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Hitting a sweet spot that recalls his Oscar-winning screenplay for Moonstruck, John Patrick Shanley’s Outside Mullingar is a charmer of a play about a hesitant romance stalled by petty grievances and misunderstandings. Unapologetic sentimentality without too much treacle isn’t easy to do, but the playwright pulls it off with confidence. In his first work set in Ireland, he lovingly tends the roots and tills the soil of his ancestry, spinning a tale suffused with melancholy humor and a deep yearning for heart, home, land, faith and a sense of belonging. It also provides wonderful roles for Brian F. O’Byrne and Debra Messing, the latter making her Broadway debut.
The production reunites Shanley with Manhattan Theatre Club, director Doug Hughes and lead actor O’Byrne after they memorably teamed on the playwright’s Pulitzer and Tony-winning 2004 drama Doubt. However, the tone could hardly be more different from that taut morality play about a Bronx nun who goes on a pitiless crusade against a priest she suspects of pedophilia, based only on her intuition. Charges are leveled here too – of belligerence, stubbornness, coldness and crippling fear. But Shanley is in an altogether mellower mood, pouring his compassion into soulful characters whose ingrained pessimism and awareness of death can’t mask their wistful attachment to life.
The play opens in the immediate wake of a funeral, with the first of designer John Lee Beatty’s finely detailed settings taking us into the messy kitchen of pensive Anthony Reilly (O’Byrne) and his crotchety father Tony (Peter Maloney). An old wood-burning stove sits next to a dirty sink stacked with dishes, while drizzling rain falls outside the window in a lonely rural Midlands area that rarely sees the sun. Out of politeness, Anthony has rashly invited their freshly widowed neighbor Aoife Muldoon (Dearbhla Molloy) back for tea, and the banter between the cranky old woman and Tony becomes almost a contest to see which of them is closer to the grave.
Neither Aoife nor Tony come equipped with a filter, so some prying soon reveals that the old man isn’t planning on leaving the farm to his son, despite 42-year-old Anthony having put in years of labor and modernization efforts. “You don’t stand on the land and draw strength from it as I do,” says hypercritical Tony, confessing that he sees too much of the crazy family of his late wife in their son. His plan instead is to sell the farm to an American nephew who wants to come to Ireland and find a bride. However, the agreement depends on restitution of a 40-meter strip of land that divides the Reilly property and now belongs to the Muldoons.
While Aoife’s quarrelsome daughter Rosemary (Messing) has been outside smoking in the rain through all this, she doesn’t take kindly to news of Tony’s intentions. Seemingly nursing a grudge since Anthony knocked her down and left her weeping when she was six, Rosemary actually has other designs on her neighbor. But waiting for the shy eccentric to catch on requires superhuman reserves of patience from her. In the meantime, she sets Tony straight on the gross injustice he’s preparing to commit toward his son, displaying a fiery passion that makes her mother smirk with pride.
These are delightful characters, thorny and often bitter but full of feeling, and Shanley has a poet’s ear for the lyrical music and twinkly humor of their dialogue. He and Hughes show unerring control in modulating between playful and somber moments, notably in an exquisite scene between father and son in Tony’s bedroom, when the old codger exchanges his orneriness for sincere repentance. Rich with sorrow and all the complicated friction and affection of fathers and sons, it’s beautifully played by both actors, and capped by a visual grace note from Beatty and lighting designer Mark McCullough that is heartbreaking.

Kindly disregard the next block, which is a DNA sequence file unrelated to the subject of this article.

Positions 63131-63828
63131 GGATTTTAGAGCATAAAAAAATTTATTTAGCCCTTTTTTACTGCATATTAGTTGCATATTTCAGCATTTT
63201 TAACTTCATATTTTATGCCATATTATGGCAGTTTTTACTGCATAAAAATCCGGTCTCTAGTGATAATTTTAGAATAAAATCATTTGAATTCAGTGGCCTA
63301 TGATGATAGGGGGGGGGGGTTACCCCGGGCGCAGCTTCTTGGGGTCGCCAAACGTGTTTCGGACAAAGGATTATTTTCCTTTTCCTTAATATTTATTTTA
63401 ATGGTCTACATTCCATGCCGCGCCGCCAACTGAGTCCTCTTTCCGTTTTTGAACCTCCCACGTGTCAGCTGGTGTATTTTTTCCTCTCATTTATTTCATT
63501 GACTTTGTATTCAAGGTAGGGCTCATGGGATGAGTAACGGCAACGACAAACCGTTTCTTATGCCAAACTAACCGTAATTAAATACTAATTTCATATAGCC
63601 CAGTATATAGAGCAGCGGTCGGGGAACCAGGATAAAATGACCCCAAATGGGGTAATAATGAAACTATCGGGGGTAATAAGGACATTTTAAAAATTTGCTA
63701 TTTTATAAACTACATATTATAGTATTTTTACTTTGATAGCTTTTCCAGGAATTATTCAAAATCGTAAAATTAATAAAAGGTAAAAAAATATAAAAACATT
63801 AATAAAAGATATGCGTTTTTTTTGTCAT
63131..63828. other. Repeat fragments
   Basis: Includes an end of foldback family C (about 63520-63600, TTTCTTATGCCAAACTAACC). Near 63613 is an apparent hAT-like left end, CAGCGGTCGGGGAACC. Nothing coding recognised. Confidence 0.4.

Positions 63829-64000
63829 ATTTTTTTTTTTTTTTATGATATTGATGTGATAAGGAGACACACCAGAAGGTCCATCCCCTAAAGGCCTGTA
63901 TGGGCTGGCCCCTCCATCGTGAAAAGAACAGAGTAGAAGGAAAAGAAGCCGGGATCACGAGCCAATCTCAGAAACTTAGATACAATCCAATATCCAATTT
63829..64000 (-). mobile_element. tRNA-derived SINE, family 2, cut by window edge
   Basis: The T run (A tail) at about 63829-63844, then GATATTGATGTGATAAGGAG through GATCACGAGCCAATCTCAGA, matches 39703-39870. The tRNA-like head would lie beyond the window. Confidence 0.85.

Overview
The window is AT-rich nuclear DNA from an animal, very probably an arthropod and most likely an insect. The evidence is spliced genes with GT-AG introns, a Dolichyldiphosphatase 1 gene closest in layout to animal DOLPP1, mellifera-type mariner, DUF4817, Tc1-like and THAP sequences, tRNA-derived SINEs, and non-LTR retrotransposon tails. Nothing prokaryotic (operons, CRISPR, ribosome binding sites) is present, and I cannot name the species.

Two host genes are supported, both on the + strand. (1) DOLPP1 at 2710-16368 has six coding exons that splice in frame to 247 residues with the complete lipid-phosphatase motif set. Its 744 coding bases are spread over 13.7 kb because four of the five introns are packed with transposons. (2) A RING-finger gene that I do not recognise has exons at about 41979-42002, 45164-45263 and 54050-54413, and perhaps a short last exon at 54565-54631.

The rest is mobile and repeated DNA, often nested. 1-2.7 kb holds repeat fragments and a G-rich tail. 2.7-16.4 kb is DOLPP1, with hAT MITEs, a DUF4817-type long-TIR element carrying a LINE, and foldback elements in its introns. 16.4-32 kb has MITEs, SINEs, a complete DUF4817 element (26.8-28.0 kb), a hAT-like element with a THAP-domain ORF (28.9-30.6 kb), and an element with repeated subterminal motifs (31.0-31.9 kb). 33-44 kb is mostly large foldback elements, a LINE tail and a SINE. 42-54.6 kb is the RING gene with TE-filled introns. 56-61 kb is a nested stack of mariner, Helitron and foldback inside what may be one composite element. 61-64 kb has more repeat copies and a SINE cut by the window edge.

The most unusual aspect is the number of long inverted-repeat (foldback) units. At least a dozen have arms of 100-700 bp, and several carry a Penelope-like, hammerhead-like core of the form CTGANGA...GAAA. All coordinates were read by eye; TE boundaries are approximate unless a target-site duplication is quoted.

It’s a mark of the robustness of Maloney and the sublime Molloy’s characterizations that while both of them appear only in early scenes, their presence lingers.
Any fool who’s ever seen a romantic movie can guess where Outside Mullingar is headed, but that doesn’t lessen its pleasures. The extended final scene between Rosemary and Anthony is enjoyable precisely because the denouement is such a long time coming. It requires both characters to cross a chasm of frustrating incomprehension, superstition and stilted communication – even if it does entail a revelation from Anthony that lathers on the whimsy a bit thick.
While Messing’s accent is not the most consistent, she’s both feisty and funny here, not to mention the picture of a red-haired Irish country rose. She nails all the contradictions in depressed Rosemary’s antagonistic approach to Anthony, while steadily opening a window to the longing that’s been simmering inside her for years. O’Byrne is superb as a man imprisoned by his own nervousness and lack of self-worth. He admits to being terrified of the pain of love, choking on his words and twitching with untapped depths of emotion. “I’m cracked,” he pleads, desperately lobbying to continue in his joyless solitude.
Both Anthony and Rosemary make occasional mention of their desire to get “beyond Mullingar.” But the play ultimately is about them accepting who they are, where they come from and where they belong, making it a tender paean to rural life, to the Irish spirit and to the enduring belief that love will find a way.
Venue: Samuel J. Friedman Theatre, New York
Cast: Brian F. O’Byrne, Debra Messing, Peter Maloney, Dearbhla Molloy
Director: Doug Hughes
Playwright: John Patrick Shanley
Set designer: John Lee Beatty
Costume designer: Catherine Zuber
Lighting designer: Mark McCullough
Music & sound designer: Fitz Patton
Presented by Manhattan Theatre Club
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